The Handmaid’s Tale TV Show Only Succeeded Thanks to This 1990s Flop of a Movie

The Handmaid’s Tale TV Show Only Succeeded Thanks to This 1990s Flop of a Movie
Image credit: Hulu, Cinecom Pictures

The second time’s a charm.


  • The Handmaid's Tale is a dystopian novel by Margaret Atwood, first published in 1985. It is written from the perspective of a woman who has been stripped of her rights and subjected to reproductive abuse.
  • The story was first adapted as a movie in 1995 by Volker Schlöndorff but received very poor critical reviews.
  • The second adaptation as a TV series for Hulu was an instant success, thanks to the ambitious plan to develop the story much further than the book goes and the ability to fix the issues the movie had.

There's nothing harder than adapting the book to any kind of visual format. Whether it is a TV series, an animation, or a movie for the big screen, it takes a lot of talent to make the text of the book look appealing in the form of a script.

Besides, every successful book has a lot of fans, which usually means that they have imagined the events of the book in their minds. While the human imagination knows no bounds, cameras do, so nothing the cast and crew can do will match the perfect ideas in people's heads.

That was exactly the risk the team behind 1990's The Handmaid's Tale took. Unfortunately, it did not work out as well as anyone had planned. On the other hand, the demise of the first adaptation of Margaret Atwood's 1985 novel paved the way for the 2017 TV series, which was far more successful.

What Was Wrong With The Handmaid’s Tale First Adaptation?

The struggles began at the very beginning of the director's work. Volker Schlöndorff, who was supposed to work with Harold Pinter's script, had made so many changes that it was easier just to accept them. That is exactly what Pinter did, giving the director carte blanche to make changes and even trying to get his name removed from the credits.

That didn't happen. Instead, his name was resurrected by disgruntled actress Natasha Richardson, who played the lead role of Offred. While Pinter's involvement was very limited, it was his roles that the actress felt were the most difficult in terms of showing her character's true emotions.

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She was quoted by Jamie Portman in a CanWest News Service feature dedicated to the actress:

“Harold Pinter has something specific against voice-overs. Speaking as a member of an audience, I've seen voice-over and narration work very well in films a number of times, and I think it would have been helpful had it been there for The Handmaid's Tale. After all, it's HER story.”

It's not surprising that such struggles resulted in a movie that could be described as mediocre at best. Sadly, it did not do justice to Atwood's work and failed to capture the essence of Gilead's dystopia on the big screen.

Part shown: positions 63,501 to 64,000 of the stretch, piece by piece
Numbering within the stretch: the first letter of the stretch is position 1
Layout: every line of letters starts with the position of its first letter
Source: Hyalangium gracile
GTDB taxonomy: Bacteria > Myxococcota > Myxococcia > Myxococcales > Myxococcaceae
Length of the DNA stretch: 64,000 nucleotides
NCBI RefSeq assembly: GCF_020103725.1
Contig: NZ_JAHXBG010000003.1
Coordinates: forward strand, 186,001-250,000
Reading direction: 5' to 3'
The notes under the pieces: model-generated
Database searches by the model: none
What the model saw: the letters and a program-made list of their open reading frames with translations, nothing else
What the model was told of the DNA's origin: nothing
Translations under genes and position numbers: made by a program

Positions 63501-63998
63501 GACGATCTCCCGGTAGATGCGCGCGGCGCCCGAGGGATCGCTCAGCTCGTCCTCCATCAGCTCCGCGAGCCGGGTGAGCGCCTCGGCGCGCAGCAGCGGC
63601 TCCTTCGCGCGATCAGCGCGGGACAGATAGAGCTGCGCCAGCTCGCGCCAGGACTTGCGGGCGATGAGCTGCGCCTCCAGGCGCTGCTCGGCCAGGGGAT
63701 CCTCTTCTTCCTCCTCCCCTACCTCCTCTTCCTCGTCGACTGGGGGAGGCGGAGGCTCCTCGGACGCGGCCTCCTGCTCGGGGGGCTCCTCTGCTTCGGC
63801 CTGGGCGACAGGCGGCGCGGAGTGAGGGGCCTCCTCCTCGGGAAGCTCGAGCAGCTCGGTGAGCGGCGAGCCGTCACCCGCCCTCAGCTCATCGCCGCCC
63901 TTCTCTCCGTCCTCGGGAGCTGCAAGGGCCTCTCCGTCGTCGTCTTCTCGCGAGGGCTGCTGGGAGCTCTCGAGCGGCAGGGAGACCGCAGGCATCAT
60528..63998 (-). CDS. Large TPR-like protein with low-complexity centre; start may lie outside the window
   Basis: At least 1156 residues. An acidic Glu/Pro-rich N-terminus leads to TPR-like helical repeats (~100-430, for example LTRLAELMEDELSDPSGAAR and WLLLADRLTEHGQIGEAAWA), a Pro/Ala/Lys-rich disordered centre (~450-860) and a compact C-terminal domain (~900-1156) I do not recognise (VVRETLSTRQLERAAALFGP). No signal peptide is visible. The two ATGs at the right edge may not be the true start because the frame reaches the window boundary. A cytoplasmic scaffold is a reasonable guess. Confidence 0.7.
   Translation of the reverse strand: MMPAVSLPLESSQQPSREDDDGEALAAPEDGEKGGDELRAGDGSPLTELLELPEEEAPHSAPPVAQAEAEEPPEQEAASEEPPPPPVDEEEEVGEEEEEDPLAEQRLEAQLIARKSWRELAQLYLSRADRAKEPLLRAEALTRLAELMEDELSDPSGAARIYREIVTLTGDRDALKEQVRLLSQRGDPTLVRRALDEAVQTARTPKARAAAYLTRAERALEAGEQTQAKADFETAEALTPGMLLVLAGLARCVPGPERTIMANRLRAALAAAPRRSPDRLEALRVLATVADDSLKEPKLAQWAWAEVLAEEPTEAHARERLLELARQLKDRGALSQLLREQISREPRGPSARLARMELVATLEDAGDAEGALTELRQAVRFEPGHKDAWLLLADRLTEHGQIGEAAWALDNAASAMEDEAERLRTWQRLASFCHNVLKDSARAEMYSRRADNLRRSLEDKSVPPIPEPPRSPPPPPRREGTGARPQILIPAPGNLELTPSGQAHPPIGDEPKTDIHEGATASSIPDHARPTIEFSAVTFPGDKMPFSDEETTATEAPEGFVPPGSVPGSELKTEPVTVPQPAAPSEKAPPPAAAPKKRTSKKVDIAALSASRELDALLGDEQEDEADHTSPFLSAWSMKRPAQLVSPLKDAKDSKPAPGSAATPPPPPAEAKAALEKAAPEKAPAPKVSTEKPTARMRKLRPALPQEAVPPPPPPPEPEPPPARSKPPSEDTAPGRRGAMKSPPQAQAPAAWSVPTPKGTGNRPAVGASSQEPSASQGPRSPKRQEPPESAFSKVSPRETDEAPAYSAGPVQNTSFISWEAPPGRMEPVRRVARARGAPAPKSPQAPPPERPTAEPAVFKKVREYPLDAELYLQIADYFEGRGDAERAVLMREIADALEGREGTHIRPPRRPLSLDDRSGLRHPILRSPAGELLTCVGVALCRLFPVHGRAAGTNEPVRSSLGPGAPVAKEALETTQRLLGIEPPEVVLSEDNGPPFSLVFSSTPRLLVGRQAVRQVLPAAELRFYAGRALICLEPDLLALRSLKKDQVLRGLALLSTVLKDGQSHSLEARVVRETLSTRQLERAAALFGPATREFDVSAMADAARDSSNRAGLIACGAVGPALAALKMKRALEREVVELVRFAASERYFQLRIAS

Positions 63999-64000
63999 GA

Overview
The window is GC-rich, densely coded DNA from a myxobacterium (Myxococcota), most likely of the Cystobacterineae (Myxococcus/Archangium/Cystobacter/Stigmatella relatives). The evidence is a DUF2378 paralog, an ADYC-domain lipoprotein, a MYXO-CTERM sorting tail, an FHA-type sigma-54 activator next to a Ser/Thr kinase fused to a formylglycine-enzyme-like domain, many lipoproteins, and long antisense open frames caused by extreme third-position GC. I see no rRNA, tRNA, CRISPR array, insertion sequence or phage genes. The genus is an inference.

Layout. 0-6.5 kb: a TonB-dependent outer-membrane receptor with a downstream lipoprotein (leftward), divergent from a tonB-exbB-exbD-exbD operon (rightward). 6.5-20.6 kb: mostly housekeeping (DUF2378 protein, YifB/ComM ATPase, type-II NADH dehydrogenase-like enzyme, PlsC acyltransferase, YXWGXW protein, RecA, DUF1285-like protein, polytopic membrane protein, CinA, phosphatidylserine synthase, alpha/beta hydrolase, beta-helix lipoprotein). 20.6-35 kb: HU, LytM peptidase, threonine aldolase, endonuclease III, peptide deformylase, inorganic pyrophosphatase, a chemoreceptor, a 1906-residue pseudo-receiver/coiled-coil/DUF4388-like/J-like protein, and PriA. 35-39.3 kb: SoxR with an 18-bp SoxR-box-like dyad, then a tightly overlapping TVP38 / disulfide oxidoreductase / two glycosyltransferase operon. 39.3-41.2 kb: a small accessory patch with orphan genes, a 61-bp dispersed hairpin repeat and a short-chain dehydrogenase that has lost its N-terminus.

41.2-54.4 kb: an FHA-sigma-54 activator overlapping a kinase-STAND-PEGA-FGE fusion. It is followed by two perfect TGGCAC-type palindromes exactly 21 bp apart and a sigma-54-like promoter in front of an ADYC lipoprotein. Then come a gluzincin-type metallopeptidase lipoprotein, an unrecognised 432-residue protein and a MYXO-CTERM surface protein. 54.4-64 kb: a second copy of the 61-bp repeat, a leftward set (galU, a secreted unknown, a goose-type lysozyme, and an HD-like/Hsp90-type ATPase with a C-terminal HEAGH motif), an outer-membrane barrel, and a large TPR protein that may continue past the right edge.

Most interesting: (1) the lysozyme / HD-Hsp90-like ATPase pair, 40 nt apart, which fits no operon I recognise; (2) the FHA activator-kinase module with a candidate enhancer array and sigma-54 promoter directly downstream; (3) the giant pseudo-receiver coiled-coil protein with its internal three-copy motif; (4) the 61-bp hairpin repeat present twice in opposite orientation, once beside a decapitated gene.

Today, the film holds a 32% critics' score and a 43% audience score on Rotten Tomatoes. Although there are some critics who disagree with Margaret Atwood's ideas in general, the majority of critical comments target poor writing and obvious storytelling problems.

Hulu’s Takeover

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The film's harsh failure with audiences was a great learning opportunity for Hulu when the network decided to adapt the story in 2016. The TV show was initially pitched to Showtime by Ilene Chaiken, but the network passed, deciding not to take all the risks that come with such a story.

As a result, Chaiken was hired to work on Empire before The Handmaid's Tale came to life, and the TV series based on Margaret Atwood's book got a new showrunner, Bruce Miller. Daniel Wilson, known for his work on the first adaptation of The Handmaid's Tale, also came on board, in the very same role of the executive producer.

It's safe to say that the ambitious idea of taking the story further than Margaret Atwood originally did with her book was the right choice: the show didn't lose its spark after the first season, and went on for another four years without an original source.

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It's clear that the new format and the ability to work on the mistakes of its predecessors have made The Handmaid's Tale the success it deserves. It proudly boasts an 83% critical rating and a 66% audience rating on Rotten Tomatoes and has made several "The Best Series Of XXI Century" lists.

Unfortunately for all of its dedicated viewers, the show is now coming to an end. Although it has been renewed for another season, it has also been announced that it will be the last chapter of The Handmaid’s Tale. So if you are invested in Offred's story and want to see if Gilead will fall or rise again, keep an eye out for more news and behind-the-scenes updates.

Source: CanWest News via The Atlantic